I made the first of many calls to let Stombres know that her planning project had taken an unexpected turn. The Visioning Plan was set aside as we applied ourselves to what had become an emergency project.
Bad News Rick
Before long I gave myself the nickname “Bad News Rick.” Over the next several weeks it was one thing after another, each announced in my almost daily phone calls. Stombres probably came to dread picking up my calls almost as much as I dreaded making them. StudioGC discovered that at some point in the past, a substantial concrete slab had been placed over the top of the wood roof trusses. Neither long-time library staff nor the StudioGC team could come up with any reasonable explanations for why this would have been done, but it was overloading the structure and would have to go. Next, the sagging ceiling was known to contain asbestos—it would have to go as well. The 1960s floor tiles on the main floor and mezzanine also contained asbestos and were added to the demolition scope. The ceiling beneath the mezzanine—more asbestos. What once might have been a simple remodeling project had evolved into gutting and rebuilding a large portion of the library.
Working together, the administrative team and the StudioGC Library Team developed a phasing plan that allowed the library to remain in operation during much of the work. Frontier Construction was the selected bidder and brought their resources to bear, contributing to the phasing scheme and project logistics. Frontier’s project manager, Marc Smith, coordinated the construction and soon the project was underway. The library resonated with the sound of jackhammers at work on the concrete slab above while asbestos containment barriers went up below.
StudioGC’s project team coordinated submittals and modified the design as unexpected conditions came up. Luckily, the library trustees had been conservative spenders and there was just enough money in the capital fund, when augmented by judicious borrowing, to cover the $2 million dollar project cost. To stay on budget, careful attention to capital outlay had to be a part of every project design decision.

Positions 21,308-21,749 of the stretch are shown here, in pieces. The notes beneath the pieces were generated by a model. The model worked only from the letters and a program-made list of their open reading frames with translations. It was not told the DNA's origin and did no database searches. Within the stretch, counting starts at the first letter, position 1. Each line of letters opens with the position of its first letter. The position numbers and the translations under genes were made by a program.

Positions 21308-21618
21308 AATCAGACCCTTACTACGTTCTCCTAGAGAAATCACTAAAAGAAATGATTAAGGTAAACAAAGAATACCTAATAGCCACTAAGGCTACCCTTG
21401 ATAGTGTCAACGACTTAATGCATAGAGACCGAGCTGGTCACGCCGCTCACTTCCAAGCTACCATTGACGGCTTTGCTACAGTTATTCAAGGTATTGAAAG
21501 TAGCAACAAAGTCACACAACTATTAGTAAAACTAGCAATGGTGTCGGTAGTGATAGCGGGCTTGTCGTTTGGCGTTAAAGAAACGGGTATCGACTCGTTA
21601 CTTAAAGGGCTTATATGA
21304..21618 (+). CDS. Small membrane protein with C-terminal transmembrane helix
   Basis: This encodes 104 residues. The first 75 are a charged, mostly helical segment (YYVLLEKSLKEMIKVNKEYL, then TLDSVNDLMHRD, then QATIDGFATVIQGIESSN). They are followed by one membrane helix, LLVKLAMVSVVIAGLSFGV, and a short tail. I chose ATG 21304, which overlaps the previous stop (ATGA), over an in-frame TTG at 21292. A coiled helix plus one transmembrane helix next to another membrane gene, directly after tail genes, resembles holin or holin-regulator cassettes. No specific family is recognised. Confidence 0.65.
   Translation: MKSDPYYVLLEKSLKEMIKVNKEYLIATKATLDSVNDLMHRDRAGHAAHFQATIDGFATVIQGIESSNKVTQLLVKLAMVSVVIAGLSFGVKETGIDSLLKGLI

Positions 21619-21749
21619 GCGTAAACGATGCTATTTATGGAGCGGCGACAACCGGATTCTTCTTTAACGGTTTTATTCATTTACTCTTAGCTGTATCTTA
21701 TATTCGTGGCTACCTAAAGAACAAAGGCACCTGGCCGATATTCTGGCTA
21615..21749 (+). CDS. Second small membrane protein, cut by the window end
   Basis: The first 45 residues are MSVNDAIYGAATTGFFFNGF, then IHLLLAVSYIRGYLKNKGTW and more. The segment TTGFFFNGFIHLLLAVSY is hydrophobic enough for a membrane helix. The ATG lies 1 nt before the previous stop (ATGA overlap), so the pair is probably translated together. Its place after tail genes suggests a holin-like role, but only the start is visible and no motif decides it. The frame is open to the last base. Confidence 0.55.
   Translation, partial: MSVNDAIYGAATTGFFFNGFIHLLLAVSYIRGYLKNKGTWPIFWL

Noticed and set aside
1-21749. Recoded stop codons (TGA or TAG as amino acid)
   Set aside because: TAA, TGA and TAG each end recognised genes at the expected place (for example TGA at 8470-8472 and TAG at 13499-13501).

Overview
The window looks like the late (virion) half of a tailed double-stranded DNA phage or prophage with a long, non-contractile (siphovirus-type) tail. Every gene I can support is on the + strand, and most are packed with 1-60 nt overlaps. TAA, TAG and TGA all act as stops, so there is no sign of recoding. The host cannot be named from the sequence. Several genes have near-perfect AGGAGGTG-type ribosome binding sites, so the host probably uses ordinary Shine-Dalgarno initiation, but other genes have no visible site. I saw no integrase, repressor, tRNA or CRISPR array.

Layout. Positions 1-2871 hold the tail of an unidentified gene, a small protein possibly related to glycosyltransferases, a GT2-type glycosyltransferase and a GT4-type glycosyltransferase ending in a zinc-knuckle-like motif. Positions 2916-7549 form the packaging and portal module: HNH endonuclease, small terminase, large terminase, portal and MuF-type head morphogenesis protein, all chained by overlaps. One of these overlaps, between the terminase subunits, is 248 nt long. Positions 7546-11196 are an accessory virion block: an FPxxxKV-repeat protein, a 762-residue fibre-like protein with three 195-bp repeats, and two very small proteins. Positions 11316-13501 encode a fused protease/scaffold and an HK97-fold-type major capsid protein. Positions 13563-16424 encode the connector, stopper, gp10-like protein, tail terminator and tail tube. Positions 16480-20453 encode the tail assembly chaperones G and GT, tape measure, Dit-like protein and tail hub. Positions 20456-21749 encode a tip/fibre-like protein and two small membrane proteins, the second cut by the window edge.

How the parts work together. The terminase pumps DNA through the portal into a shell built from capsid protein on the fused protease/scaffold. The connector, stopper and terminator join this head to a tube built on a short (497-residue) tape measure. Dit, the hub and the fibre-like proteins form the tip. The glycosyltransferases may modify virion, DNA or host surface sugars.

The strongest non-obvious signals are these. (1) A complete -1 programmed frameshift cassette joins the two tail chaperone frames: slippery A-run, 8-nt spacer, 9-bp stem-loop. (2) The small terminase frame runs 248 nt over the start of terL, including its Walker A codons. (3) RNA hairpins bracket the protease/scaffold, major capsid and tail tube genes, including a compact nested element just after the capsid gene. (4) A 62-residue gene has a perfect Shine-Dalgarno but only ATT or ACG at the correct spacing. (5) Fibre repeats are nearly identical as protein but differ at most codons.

While the construction project was underway, library staff weeded the collection by over 20 percent to create space for the new features that we proposed to incorporate into the remodeled library. They also moved much of the remaining collection several times to make way for construction activities.
Lemons into Lemonade
All in all, the project took roughly ten months to complete and the Morton Grove Public Library was ready for the grand re-opening in May 2015—an event full of food, music, and good feeling. The remodeled library features a teen room, four small group study rooms, a digital makerspace, a comfortable quiet reading room, and a coffee bar.
The community’s response to their remodeled library has been overwhelmingly positive. The small group spaces are in constant use and the Morton Grove Public Library has been given a new energy. Everybody involved in the project has reason to be proud of his or her contribution; it is a story of teamwork transforming a bad situation into a tremendous success.